Propagation is a term you'll often hear when working with your domain's DNS settings, but what does it mean?
Anytime you visit a website in your web browser, there is a lot going on behind the scenes to provide you with the requested content. When you load a webpage, your computer first attempts to resolve the domain you are visiting to an IP address. Domain names are a convention created to make websites easier to remember, but your browser needs a numeric address in order to fetch any website data. DNS is what allows your machine to make this translation.
There are many servers involved in translating a domain name into an IP address. Each server involved in the translation process may not be able to provide you with your domain's resolution, but it can tell you which server may have that information. In this fashion, a single DNS request goes from one nameserver to another until it ultimately ends with the nameservers you configured for your domain at your registrar. Once the DNS request makes it to your configured nameservers, an IP address is provided to your local browser and an HTTP handshake begins.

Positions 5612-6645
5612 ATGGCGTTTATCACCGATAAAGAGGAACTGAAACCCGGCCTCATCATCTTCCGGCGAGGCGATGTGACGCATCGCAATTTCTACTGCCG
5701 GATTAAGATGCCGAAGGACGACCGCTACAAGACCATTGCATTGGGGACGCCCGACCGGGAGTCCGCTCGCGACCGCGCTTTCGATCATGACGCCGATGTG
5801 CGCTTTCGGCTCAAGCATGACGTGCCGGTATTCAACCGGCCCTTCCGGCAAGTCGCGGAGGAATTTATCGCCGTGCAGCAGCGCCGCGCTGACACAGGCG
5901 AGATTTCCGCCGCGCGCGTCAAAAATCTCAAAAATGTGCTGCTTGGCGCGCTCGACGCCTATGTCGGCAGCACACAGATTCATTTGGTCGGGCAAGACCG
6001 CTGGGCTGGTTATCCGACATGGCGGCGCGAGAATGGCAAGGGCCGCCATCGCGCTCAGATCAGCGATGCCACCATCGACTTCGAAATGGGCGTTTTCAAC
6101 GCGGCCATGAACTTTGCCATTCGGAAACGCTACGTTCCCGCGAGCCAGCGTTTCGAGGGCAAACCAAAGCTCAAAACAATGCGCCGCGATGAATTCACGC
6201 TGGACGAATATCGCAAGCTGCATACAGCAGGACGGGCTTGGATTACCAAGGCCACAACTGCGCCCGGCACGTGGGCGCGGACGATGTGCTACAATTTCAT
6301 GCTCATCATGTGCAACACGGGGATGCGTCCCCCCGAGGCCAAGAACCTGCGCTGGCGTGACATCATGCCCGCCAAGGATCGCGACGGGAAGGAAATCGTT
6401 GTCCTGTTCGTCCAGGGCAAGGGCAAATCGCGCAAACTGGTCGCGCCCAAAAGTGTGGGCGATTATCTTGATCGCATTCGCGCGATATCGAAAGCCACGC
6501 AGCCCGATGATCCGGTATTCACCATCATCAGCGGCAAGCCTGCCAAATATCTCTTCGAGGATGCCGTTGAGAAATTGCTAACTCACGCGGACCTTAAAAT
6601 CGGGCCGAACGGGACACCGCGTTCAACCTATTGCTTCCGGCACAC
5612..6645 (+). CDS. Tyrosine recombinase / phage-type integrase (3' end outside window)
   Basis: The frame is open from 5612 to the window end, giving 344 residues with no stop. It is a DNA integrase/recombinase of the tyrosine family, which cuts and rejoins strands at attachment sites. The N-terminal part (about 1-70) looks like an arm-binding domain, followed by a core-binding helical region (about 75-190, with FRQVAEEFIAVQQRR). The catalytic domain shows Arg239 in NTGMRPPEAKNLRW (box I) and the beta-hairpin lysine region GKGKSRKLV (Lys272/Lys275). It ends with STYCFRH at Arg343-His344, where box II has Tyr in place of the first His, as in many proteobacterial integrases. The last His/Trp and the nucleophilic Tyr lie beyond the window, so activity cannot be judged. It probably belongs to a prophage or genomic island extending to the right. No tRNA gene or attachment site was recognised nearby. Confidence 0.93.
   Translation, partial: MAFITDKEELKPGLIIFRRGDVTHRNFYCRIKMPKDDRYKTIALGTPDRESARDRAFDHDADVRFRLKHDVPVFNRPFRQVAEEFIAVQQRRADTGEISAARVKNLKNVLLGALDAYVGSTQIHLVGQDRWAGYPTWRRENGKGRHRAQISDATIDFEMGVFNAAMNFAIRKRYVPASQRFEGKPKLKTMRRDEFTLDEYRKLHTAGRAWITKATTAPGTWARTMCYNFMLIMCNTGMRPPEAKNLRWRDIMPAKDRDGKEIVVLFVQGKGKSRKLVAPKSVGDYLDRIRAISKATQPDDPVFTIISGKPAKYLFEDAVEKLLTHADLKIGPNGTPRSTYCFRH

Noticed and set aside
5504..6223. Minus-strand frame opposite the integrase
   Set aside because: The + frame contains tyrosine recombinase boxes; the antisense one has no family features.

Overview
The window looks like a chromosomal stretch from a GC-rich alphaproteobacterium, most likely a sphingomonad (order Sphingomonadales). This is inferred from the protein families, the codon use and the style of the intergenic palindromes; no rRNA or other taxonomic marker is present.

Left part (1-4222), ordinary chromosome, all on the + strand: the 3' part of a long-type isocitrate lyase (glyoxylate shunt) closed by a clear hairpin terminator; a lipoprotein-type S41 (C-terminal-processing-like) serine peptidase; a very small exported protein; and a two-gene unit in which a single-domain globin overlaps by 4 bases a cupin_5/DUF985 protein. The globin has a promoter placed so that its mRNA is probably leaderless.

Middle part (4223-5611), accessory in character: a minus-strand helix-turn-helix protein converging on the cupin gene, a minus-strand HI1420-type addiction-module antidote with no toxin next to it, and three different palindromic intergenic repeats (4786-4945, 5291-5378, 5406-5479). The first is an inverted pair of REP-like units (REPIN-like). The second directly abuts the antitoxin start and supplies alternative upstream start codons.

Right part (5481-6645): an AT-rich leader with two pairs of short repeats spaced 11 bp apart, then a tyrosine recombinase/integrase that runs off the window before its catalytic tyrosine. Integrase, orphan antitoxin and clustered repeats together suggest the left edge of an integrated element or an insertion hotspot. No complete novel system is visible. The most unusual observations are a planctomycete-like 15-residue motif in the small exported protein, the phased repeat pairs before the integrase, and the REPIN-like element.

It's well known that a website's DNS information rarely changes. In fact, it only changes when you move your website to a new server or new IP address. Knowing this, a domain's resolution is cached so that the DNS translation does not need to be performed everytime you visit the site. The drawback is that when a change does happen, many DNS servers worldwide need to update their records to reflect the new IP address. It is this process that is refered to as "propagation".
Depending on how close you are to your registrar geographically, this process may finish faster than other locations in the world. For example, if your registrar is located in Washington and you live in California, any DNS update to your site will occur more quickly for you than for someone in, say, China. The closer you are to your registrar, the fewer servers it takes in the chain to serve you the DNS information. Fewer servers have to update their cache and the changes are reflected more quickly for you. This is why we say full DNS propagation may take 24-72 hours worldwide to full update, but if you are within the same country as your registrar, it typically only takes 6 hours.
Want more information? A full explanation of DNS can be found at Wikipedia: